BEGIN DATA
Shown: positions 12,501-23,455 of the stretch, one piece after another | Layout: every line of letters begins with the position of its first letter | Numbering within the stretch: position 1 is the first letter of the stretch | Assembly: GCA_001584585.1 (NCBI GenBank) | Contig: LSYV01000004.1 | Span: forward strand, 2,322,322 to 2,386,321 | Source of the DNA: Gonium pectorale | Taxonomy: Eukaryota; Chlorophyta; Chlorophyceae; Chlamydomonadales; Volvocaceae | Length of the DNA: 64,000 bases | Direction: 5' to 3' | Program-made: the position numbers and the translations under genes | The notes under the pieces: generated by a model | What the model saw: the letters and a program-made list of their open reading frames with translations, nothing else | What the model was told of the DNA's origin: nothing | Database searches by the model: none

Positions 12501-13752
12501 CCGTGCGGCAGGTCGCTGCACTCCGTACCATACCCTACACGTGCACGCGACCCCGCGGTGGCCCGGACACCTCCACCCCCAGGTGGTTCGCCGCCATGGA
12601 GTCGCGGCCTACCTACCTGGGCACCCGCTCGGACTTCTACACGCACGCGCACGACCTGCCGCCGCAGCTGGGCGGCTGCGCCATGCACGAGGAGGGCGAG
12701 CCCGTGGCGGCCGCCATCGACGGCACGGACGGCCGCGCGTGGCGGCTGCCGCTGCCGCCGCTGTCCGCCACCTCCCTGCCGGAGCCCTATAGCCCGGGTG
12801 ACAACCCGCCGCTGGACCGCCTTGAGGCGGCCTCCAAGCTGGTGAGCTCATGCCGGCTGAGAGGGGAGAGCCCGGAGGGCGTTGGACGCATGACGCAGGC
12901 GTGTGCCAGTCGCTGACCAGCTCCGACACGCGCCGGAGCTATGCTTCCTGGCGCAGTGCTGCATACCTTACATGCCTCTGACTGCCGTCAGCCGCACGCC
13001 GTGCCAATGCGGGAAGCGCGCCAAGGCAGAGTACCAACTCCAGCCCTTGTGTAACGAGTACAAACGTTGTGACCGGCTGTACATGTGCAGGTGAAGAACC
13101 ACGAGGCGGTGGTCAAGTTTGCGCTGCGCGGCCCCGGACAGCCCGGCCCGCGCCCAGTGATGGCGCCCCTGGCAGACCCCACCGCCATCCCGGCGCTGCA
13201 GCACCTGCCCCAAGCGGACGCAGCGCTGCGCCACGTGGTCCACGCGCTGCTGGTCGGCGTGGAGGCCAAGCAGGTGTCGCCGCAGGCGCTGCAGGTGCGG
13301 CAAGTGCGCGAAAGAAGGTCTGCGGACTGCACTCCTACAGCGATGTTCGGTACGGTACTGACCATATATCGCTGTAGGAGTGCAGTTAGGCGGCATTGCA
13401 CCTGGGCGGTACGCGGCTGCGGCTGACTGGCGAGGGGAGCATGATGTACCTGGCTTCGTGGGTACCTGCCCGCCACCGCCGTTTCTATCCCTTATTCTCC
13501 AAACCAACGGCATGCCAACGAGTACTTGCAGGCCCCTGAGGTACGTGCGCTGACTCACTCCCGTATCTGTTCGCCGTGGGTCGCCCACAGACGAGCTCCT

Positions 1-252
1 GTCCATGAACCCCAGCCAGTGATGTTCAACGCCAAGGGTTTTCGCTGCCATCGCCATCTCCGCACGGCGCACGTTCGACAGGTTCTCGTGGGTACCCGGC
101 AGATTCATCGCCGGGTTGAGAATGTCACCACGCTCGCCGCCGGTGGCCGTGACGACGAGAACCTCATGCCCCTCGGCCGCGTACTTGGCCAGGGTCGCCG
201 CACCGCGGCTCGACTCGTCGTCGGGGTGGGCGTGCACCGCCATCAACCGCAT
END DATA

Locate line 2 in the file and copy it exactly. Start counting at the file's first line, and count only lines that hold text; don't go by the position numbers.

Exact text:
Positions 12501-13752